Dow Jones & Company announced that it has agreed to be acquired in a merger transaction by Rupert Murdoch's News Corp. for approximately $5.6 billion (see also the Bancroft family statement here). News Corp. will pay $60 in cash for each share of Dow Jones common stock and Class B common stock. Members of the Bancroft family and their trusts collectively owning approximately 37% of Dow Jones' voting stock have agreed to vote in favor of the transaction. The agreement also permits up to 250 holders of record and not more than 10% of the shares of Dow Jones to elect to convert their Dow Jones shares into a number of exchangeable Class B units of Newco LLC, a newly formed subsidiary of News Corporation. This will permit these holders to defer taxable gains until the shares are exchanged for News Corp. stock. Once the merger agreement and the voting agreement are filed with the SEC I'll have more commentary on any other interesting terms of the transaction. In the interim and not surprisingly, both the Wall Street Journal and the New York Times are all over this story.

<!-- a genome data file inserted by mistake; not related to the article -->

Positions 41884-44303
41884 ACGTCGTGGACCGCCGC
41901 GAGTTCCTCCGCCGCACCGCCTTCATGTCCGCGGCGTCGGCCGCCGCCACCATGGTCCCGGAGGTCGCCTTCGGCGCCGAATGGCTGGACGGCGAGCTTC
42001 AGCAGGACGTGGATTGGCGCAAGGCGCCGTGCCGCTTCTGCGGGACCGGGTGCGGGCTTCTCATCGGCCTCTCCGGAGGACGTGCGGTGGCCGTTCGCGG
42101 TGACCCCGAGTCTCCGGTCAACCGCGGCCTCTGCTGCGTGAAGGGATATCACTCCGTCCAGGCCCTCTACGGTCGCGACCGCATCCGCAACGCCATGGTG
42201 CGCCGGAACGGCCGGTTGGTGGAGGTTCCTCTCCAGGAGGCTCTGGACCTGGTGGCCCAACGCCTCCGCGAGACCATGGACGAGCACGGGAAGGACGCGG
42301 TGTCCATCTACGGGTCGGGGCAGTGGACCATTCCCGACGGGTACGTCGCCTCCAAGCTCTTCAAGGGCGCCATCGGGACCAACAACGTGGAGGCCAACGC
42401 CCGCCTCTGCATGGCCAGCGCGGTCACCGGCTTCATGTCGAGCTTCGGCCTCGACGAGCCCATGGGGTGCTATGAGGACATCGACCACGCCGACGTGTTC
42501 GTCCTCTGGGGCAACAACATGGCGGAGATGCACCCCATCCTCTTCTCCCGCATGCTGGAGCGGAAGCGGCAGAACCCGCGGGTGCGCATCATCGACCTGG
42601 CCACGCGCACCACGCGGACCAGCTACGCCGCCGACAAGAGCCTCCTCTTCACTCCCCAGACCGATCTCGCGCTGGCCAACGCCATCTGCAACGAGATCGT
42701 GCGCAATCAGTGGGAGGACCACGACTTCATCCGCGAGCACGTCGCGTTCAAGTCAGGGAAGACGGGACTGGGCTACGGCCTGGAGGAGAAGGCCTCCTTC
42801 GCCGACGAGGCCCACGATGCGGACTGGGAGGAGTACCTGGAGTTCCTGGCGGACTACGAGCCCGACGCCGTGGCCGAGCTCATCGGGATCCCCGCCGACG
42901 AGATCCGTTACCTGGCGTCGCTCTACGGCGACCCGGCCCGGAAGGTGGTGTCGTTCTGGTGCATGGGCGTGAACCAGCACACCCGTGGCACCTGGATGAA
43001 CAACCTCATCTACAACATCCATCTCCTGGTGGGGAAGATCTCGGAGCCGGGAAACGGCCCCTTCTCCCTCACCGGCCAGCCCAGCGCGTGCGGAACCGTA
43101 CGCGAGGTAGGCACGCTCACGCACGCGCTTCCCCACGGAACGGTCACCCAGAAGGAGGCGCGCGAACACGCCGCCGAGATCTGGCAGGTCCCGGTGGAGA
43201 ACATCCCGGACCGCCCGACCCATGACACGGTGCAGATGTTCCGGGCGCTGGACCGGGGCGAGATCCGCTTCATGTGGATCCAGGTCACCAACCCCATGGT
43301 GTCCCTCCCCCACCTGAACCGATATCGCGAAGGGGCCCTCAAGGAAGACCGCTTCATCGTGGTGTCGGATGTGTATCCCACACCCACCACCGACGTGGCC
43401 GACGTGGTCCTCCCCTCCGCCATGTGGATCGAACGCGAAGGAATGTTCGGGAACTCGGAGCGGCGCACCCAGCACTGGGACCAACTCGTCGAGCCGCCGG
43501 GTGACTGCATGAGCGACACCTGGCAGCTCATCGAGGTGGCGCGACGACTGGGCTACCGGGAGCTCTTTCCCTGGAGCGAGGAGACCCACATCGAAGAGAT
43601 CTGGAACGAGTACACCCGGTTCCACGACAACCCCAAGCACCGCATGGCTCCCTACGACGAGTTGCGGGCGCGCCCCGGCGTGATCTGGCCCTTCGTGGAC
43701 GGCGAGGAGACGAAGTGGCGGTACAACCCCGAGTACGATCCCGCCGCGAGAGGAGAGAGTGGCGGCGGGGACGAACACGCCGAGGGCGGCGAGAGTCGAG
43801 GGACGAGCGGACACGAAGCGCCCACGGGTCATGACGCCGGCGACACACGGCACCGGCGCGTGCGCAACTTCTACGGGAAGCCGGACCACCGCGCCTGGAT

Congratulations must go to Rupert Murdoch and his counsel Skadden Arps for getting to an agreement in an incredibly complicated, political deal (Dealbook has a blow-by-blow here). There are a number of M&A lessons to learn from this transaction. But a major one is the fragility of dual-class stock as a controlling structure over future generations in the absence of a strong leader. The New York Times has it in the form of Arthur Ochs Schulzberger Jr, but the Wall Street Journal lacked a similarly strong presence. The Bancroft family therefore not only failed to manage Dow Jones over the past years but also failed to collectively and meaningfully respond to Murdoch's surprise bid (For more on this distinction, see my post Why The New York Times is Not Dow Jones).